St. Cyril of Jerusalem (313-386), whose feast is celebrated March 18th, was bishop of Jerusalem. In his day the Holy Land was a center for Christian pilgrims and scholars, like Jerome and Paula, who came to pray and study at the places where Jesus was born and died and rose again. His church influenced the liturgical, catechetical and devotional life in churches throughout the world. The Stations of the Cross originated here, for example. He’s honored as a Doctor of the Church.
The Church of the Holy Sepulcher, built by the Emperor Constantine over the tomb of Jesus and calvary where he died, still stands today. It was the principal place Cyril preached and celebrated the liturgy
Here’s an excerpt from one of his catechetical sermons, which he preached in the Church of the Holy Sepulcher, near the places where the relic of the cross and the tomb of Jesus were honored.
“The Catholic Church glories in every deed of Christ. Her supreme glory, however, is the cross. Well aware of this, Paul says: God forbid that I glory in anything but the cross of our Lord Jesus Christ!
“At Siloam, there was a sense of wonder, and rightly so: a man born blind recovered his sight. But of what importance is this, when there are so many blind people in the world? Lazarus rose from the dead, but even this affected only Lazarus: what of those countless numbers who have died because of their sins? Those miraculous loaves fed five thousand people; yet this is a small number compared to those all over the world who were starved by ignorance. After eighteen years a woman was freed from the bondage of Satan; but are we not all shackled by the chains of our own sins?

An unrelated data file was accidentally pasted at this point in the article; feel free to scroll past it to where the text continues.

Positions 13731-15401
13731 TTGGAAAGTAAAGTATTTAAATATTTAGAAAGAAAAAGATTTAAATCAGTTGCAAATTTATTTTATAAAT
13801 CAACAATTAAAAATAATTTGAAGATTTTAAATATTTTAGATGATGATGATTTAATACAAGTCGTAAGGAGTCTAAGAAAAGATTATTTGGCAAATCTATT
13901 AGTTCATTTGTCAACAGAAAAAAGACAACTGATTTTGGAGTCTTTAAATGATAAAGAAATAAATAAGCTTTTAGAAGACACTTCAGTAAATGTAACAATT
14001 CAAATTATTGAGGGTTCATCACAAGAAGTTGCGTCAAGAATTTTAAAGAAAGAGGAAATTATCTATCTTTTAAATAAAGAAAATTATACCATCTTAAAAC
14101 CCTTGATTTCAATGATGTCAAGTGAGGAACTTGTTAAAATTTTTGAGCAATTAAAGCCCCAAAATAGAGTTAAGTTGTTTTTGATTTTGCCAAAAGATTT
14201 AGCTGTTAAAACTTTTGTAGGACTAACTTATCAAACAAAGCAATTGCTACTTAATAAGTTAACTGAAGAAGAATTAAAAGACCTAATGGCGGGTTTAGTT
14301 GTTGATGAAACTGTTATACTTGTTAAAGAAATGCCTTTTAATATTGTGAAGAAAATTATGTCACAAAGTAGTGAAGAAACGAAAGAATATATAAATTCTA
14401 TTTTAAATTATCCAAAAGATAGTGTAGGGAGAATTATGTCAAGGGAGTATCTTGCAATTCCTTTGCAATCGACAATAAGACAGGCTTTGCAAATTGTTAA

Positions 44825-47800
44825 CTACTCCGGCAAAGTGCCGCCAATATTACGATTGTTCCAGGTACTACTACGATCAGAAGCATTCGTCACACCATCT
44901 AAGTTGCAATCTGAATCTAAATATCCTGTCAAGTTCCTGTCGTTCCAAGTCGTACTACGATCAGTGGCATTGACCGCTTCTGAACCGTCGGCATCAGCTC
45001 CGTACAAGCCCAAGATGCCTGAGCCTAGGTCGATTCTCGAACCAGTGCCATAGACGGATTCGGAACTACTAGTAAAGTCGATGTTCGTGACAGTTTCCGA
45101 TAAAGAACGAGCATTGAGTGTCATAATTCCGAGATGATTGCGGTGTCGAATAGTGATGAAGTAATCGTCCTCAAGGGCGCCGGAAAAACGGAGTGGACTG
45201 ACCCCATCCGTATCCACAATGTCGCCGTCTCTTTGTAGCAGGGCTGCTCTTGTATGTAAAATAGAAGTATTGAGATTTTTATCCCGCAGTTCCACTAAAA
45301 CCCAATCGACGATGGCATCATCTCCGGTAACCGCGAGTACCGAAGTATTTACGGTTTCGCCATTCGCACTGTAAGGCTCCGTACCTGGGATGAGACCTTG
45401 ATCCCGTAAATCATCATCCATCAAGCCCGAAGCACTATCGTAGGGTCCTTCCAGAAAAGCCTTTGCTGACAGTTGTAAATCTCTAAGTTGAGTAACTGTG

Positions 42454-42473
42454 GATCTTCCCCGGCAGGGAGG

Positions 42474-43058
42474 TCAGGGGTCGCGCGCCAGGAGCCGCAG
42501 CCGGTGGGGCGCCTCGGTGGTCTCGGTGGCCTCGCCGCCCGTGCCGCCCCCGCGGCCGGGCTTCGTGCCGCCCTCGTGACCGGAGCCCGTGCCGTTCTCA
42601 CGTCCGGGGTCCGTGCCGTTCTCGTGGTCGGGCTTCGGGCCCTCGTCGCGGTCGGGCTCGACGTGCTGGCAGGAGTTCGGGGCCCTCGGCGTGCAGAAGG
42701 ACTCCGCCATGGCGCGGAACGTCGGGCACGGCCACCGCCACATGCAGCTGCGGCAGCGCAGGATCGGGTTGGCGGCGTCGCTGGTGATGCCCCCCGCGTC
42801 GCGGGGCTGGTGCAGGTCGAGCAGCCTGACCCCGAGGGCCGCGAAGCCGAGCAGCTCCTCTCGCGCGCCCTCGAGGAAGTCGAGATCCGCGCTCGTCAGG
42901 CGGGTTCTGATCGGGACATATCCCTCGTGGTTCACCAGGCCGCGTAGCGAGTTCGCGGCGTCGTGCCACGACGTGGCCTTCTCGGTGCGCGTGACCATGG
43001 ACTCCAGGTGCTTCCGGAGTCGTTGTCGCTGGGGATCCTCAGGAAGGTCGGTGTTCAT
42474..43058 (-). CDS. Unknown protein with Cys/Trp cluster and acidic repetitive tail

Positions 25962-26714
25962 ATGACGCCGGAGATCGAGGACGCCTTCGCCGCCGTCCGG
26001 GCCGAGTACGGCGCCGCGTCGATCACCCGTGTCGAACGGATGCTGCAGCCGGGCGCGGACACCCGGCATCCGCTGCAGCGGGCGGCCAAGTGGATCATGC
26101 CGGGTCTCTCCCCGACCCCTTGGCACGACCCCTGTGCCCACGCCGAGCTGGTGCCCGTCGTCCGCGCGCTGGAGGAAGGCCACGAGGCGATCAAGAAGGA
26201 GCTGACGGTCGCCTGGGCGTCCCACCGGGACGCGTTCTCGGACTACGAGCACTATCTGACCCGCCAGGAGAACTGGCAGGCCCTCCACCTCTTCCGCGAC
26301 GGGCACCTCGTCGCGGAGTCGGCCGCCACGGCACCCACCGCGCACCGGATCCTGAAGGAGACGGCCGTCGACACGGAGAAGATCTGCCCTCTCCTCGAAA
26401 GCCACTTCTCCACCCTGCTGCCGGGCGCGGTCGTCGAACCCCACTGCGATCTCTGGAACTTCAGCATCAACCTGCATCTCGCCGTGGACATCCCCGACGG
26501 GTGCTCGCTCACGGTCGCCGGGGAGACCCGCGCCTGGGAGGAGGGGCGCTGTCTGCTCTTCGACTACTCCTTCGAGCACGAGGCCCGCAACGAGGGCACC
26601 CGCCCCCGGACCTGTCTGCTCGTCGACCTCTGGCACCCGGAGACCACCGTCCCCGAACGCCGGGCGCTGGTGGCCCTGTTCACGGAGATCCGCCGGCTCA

“For us all, however, the cross is the crown of victory. It has brought light to those blinded by ignorance. It has released those enslaved by sin. Indeed, it has redeemed the whole of mankind!”
The relic of the cross honored by Cyril in this church was not just a grim reminder of the suffering of Jesus; it was bathed in the glorious memory of Jesus’ resurrection celebrated close by in his empty tomb.